You can go on holiday on your own – you can do exactly what you want, when you want, without having to compromise. Win!
Single life isn’t perfect (but neither is coupledom) – it’s a rollercoaster but I know which ride I’d rather be on…
The greatest relationship you’ll ever have is with yourself – it’s a cliche for a reason. If we don’t put ourselves first, no one else will.
Now available on Amazon for only £1.99 (ebook) and £4.99 (paperback):
During the first lockdown, I started walking along the seafront each morning, further and further, until I established a regular walk with regular stops to pick up tea and coffee along the way. I greeted the same people each morning, first with just a wave, then a ‘good morning’, and not long after, a proper conversation. They became part of my morning social life – I’ve largely replaced socialising in the evenings with mornings.
Almost every day someone will tell me that I’m ‘late’ or ‘early’, or not where I am normally on my walk. They’ll ask me how far I’ve walked, where I’ve come from and sometimes even tell me off for not going further. Only last week, a woman spotted me on my way back home and said, “That’s too quick! There’s no way you’ve walked to X beach!” I’d never said I’d walked to that beach, so I don’t know why she was measuring me on it.
The next day a man I vaguely know tapped his watch and said, “You’re running late!” The day after that, the same man noted that I was carrying a second cup of tea. I confess that I slightly lost it with him. “Are you tracking me or something?!” I cried. He laughed nervously and dragged his dog away.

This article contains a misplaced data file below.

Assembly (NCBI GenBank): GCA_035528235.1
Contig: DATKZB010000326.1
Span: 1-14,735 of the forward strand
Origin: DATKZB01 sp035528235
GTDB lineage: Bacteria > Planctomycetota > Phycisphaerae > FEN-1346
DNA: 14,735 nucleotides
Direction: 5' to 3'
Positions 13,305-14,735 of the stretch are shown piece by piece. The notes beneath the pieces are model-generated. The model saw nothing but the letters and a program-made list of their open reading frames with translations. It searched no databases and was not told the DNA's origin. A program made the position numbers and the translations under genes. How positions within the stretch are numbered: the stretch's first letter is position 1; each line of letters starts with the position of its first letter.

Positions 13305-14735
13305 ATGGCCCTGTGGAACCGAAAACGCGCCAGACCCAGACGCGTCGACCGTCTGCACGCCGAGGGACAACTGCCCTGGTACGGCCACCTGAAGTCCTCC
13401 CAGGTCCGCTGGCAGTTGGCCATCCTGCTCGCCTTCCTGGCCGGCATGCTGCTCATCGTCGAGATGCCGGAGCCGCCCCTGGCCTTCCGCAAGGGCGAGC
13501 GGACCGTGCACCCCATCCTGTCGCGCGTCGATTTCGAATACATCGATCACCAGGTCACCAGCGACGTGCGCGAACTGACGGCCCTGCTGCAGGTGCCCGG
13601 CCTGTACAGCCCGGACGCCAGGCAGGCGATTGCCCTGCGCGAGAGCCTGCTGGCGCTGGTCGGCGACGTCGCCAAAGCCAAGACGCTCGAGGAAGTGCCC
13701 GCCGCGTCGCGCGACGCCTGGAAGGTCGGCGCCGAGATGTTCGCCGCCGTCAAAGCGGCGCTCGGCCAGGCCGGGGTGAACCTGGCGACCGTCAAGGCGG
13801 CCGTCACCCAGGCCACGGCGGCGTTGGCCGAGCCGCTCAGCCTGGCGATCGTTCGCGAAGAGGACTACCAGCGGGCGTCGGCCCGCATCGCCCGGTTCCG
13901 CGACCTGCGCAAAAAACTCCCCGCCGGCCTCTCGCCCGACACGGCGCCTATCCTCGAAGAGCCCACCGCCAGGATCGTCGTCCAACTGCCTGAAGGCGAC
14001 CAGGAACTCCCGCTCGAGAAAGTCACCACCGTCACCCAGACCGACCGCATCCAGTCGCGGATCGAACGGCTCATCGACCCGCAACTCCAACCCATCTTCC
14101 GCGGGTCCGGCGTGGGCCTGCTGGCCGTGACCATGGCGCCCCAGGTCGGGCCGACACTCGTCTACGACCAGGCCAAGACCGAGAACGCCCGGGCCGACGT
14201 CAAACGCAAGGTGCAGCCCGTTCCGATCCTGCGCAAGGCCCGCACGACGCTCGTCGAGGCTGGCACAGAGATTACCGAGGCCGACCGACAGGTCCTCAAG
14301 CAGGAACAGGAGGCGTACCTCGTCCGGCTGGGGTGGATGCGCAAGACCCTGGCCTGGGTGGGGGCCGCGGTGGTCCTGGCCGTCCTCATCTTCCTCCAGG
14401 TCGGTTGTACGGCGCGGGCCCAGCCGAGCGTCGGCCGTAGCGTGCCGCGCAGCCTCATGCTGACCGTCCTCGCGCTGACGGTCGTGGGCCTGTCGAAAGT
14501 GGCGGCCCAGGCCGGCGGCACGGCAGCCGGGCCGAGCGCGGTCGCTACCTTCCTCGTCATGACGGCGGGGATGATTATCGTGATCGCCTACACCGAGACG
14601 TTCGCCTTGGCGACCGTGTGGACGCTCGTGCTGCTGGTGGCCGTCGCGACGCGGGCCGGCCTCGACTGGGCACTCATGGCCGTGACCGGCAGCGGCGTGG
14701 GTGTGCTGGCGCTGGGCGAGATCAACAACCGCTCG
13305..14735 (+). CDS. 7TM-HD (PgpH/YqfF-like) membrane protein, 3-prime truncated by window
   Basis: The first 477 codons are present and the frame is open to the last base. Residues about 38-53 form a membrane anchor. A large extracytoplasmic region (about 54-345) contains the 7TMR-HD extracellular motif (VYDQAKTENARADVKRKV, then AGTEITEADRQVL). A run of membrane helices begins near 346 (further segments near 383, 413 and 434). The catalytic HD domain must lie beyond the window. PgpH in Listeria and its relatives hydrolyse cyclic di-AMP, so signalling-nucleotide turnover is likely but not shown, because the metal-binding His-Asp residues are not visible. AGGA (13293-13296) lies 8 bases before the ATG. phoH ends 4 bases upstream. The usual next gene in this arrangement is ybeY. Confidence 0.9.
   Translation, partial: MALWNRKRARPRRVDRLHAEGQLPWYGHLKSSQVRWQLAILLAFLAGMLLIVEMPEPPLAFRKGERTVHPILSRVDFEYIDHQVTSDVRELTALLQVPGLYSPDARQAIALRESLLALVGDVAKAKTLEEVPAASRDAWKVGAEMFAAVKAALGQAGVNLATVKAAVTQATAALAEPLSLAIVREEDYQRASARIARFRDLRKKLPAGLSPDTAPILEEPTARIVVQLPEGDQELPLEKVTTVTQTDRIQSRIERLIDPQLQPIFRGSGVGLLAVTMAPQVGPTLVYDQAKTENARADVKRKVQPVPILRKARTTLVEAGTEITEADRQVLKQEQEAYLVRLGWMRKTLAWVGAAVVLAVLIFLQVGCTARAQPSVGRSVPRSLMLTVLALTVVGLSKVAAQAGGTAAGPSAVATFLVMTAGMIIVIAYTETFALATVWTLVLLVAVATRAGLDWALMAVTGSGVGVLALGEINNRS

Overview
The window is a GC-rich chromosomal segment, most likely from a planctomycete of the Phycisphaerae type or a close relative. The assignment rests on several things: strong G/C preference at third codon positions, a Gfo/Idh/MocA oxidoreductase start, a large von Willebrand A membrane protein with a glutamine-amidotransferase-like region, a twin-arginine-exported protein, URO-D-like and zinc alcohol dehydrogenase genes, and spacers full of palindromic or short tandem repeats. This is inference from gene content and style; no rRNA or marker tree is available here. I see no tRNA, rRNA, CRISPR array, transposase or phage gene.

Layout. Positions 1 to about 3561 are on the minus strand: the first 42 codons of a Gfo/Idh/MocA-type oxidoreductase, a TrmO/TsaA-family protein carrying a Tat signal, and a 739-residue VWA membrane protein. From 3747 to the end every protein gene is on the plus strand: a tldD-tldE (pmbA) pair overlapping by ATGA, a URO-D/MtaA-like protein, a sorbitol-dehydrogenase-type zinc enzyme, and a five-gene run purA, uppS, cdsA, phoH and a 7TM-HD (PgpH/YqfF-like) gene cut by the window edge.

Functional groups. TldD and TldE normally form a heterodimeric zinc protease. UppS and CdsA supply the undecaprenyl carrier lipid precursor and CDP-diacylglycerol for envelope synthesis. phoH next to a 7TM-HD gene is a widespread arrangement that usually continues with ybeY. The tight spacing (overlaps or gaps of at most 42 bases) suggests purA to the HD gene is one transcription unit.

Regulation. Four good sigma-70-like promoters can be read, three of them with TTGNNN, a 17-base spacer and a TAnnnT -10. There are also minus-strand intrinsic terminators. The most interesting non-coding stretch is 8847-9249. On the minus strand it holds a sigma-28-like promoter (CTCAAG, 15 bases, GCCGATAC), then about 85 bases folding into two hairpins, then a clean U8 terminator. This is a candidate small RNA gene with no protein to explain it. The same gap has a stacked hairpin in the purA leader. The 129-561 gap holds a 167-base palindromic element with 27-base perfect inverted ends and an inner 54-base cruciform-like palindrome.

I get this commentary all the time and it’s something I would never say to someone else. I see the same people each morning doing their thing and might observe a change in their routine, but I wouldn’t dream of pointing it out. This is their precious morning time, to do with whatever they choose.
I never walk at exactly the same time every day, so the ‘you’re late/early’ comments are a waste of breath. I’m hoping they work it out soon. I don’t understand why me being on time is so important to them. The lack of fixed routine is one of the greatest joys of my new freelance life – why would I impose a fixed schedule on it when I don’t need to?
A few weeks ago I met another solo woman when I was out hiking and helped her with some directions. We stopped to chat while eating lunch and shared our favourite walking books – Wild, The Salt Path, The Old Ways…
It turned out that her husband and two children were waiting for her a mile up ahead. Her husband had got her into travel and nature writing and wanted to encourage her to walk alone and experience the joy of it.
“How wonderful,” I told her, and she beamed.
“I love being on my own in nature,” she said. “Just a few hours where I’m off grid, untrackable.”
I couldn’t have agreed more.
After we parted ways I showed my face to the sun and took a huge gulp of air, knowing that no one knew where I was (apart from the woman I’d just met) and that I could choose to go wherever I wanted, in whatever direction, quickly or slowly, with no commentary from anyone else.